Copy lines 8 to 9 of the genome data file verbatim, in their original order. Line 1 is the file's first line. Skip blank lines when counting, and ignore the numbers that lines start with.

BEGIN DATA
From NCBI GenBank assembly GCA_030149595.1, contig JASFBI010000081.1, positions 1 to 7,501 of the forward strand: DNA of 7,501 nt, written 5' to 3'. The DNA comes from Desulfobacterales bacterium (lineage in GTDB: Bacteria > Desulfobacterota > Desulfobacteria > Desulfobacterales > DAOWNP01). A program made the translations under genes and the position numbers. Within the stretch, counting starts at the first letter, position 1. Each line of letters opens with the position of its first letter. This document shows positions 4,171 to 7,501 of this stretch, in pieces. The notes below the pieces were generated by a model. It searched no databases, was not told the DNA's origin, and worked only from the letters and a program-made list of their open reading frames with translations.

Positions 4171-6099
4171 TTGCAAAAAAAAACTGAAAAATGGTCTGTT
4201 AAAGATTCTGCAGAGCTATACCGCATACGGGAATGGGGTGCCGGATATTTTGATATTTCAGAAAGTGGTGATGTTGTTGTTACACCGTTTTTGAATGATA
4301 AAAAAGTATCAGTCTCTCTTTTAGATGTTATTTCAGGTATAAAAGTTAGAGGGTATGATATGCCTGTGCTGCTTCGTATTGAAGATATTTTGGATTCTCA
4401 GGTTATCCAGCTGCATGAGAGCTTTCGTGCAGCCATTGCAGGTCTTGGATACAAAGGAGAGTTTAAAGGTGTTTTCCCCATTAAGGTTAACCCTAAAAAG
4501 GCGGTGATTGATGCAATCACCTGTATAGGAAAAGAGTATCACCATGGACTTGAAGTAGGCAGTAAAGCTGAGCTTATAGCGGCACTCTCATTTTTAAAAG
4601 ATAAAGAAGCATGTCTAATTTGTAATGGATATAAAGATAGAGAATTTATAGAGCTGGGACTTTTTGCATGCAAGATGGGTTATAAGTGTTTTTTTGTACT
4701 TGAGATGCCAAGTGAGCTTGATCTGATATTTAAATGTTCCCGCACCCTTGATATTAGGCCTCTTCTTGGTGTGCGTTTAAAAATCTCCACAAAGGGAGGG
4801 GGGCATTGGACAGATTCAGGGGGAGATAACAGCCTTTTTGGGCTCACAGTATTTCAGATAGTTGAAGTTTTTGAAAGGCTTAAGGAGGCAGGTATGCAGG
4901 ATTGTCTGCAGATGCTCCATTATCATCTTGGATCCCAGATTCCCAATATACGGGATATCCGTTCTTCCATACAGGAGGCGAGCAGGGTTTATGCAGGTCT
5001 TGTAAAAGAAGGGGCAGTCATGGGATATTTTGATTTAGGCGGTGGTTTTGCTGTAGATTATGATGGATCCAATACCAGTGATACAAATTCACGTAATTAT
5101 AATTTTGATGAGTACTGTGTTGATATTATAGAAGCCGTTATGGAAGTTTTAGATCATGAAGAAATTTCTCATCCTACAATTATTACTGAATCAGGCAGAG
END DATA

4601 ATAAAGAAGCATGTCTAATTTGTAATGGATATAAAGATAGAGAATTTATAGAGCTGGGACTTTTTGCATGCAAGATGGGTTATAAGTGTTTTTTTGTACT
4701 TGAGATGCCAAGTGAGCTTGATCTGATATTTAAATGTTCCCGCACCCTTGATATTAGGCCTCTTCTTGGTGTGCGTTTAAAAATCTCCACAAAGGGAGGG